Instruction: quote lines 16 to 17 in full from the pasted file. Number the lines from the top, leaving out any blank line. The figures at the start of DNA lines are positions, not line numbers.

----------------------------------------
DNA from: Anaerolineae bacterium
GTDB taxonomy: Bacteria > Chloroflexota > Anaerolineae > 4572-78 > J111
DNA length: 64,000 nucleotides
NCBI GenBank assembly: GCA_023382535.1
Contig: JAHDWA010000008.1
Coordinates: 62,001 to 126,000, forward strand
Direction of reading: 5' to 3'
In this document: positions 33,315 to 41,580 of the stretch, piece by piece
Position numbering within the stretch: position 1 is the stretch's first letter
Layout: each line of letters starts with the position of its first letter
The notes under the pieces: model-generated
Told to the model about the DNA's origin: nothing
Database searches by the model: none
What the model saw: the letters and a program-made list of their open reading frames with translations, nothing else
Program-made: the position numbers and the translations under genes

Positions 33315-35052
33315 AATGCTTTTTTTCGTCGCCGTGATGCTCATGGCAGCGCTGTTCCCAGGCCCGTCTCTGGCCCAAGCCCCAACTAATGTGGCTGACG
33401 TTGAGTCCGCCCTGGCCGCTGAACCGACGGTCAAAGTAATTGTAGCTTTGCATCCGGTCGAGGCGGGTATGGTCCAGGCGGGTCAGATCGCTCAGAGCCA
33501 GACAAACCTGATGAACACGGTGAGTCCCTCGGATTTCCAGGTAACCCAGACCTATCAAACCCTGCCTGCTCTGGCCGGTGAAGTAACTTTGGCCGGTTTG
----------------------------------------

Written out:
Positions 33315-35052
33315 AATGCTTTTTTTCGTCGCCGTGATGCTCATGGCAGCGCTGTTCCCAGGCCCGTCTCTGGCCCAAGCCCCAACTAATGTGGCTGACG